Still taken from whitehouse.gov
Barack Obama has come and gone. This was his final visit to Berlin as US president. A jumble of thoughts and impressions clutter my mind.
The German media cover every detail, live-blogging and live-streaming the whole show. I watch Obama arriving. The image of a black man stepping out of Air Force One walking past a row of white soldiers on the Tegel tarmac is still somehow striking and moving. I try to picture the man with the blonde mop of hair and the smug smirk performing the same rituals of statesmanship. It's difficult.
There's Obama rolling from Tegel to the Adlon Hotel in The Beast, the tank-like presidential Cadillac – which travels in its own plane and has a horendous fuel efficiency of 3.7 to 8 miles per gallon (64 to 29 L/100 km). Is that the right message to send on climate change? The Berlin police tweet some jokes about The Beast being a "dirty diesel" and not having the correct emissions inspection sticker.
Berliners are flattered with another visit by "their" Obama. In our minds, he is still a JFK for the 21st century. German newspaper opinion writers express their Wehmut for Obama. Melancholy or nostalgia. Since his 2008 campaign speech before 200,000 jubulent Berliners at the Victory Column, we've somehow claimed him as our own and even now a tiny crumb of "Hope" remains for us Berliners as we're faced with Trump to the west, Putin to the east, Brexit to the north and the refugee and euro crises to the south.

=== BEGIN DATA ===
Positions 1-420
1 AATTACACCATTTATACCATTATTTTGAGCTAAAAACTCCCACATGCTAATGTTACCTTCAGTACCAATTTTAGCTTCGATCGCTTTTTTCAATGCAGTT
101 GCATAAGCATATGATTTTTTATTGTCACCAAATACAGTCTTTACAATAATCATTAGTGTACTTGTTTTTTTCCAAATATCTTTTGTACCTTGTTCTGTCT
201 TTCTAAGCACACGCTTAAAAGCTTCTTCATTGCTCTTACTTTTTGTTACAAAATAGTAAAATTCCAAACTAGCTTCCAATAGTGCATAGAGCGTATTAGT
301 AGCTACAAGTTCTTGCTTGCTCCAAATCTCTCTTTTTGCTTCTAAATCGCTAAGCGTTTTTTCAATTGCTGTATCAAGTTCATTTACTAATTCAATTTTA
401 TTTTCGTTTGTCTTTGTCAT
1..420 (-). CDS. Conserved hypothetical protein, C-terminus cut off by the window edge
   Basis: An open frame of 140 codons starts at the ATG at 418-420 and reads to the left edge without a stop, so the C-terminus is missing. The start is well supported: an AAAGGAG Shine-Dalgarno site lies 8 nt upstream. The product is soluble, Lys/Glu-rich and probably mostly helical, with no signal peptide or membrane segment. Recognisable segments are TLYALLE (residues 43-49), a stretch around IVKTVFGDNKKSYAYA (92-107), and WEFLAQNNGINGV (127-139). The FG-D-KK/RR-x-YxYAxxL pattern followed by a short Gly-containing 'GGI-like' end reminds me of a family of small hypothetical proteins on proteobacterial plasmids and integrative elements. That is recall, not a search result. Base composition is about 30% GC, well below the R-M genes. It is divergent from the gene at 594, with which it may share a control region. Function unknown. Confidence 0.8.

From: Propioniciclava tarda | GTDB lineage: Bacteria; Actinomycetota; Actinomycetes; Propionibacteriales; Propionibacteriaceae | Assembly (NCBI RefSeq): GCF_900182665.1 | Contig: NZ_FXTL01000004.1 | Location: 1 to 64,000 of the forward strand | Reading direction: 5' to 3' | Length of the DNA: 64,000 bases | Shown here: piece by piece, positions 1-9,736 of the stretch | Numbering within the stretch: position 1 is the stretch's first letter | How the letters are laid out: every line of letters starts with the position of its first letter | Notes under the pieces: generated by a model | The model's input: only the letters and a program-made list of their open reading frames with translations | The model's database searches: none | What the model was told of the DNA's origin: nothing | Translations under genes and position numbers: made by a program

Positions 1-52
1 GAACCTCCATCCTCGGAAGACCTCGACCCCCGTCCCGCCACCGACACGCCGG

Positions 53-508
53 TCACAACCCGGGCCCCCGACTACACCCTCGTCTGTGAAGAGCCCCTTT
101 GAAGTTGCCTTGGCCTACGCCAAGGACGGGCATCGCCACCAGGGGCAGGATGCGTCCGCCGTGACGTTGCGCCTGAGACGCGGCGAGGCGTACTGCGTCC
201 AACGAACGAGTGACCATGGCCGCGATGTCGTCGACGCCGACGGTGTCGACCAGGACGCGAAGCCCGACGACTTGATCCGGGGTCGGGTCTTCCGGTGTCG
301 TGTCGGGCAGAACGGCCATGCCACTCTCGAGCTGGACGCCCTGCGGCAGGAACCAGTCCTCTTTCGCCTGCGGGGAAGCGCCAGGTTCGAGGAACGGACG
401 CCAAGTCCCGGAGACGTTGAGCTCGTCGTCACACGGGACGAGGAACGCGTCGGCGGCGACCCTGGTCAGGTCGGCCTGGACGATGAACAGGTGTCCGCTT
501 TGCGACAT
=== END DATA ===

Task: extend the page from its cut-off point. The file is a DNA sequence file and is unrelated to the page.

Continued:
Obama visits us – not London, Paris or Rome – on his lame duck farewell tour. Is this really the "passing of the baton" from Obama to Angela Merkel as the new "leader of the free world" and torchbearer of democratic values during the coming Trump era? In their joint press conference on Thursday, Obama seems to suggest as much by repeatedly stressing the stability and reliability of Germany under the stewardship of Angela Merkel, hammering on about their shared belief in Western values.
At some point during the press conference Obama says that if he were German he might consider giving his vote to Angela Merkel. What was that about foreign powers interfering with domestic elections? And I thought the US Democrats were supposed to be the natural allies of the SPD. If I was Sigmar Gabriel, I'd be pissed off by that endorsement. Obama could have kept his mouth shut.
No street demonstrations accompany this visit. Past US presidents – especially Republicans Ronald Reagan and George W. Bush – were greeted by demos and riots in Germany. What about TTIP, Guantanamo, the drone war, NSA? Is the tapping of Angela Merkel's phone water under the bridge? Is Obama off the hook on these issues thanks to the greater evil, Mr. Trump?
Other questions pertaining to the Trump presidency on this rainy November day: What is to become of NATO? Will Germany be pressured by Trump into becoming a significant military power again? Will Merkel be able to bring some unified purpose back to the European Union in the face of growing nationalism everywhere we look? Will the coming German edition of Breitbart News be able to agitate German "deplorables" and mobilise social media enough to swing next year's Bundestag elections in favour of the AfD?
Scary stuff. I admit it, I'm going to miss President Obama a little bit.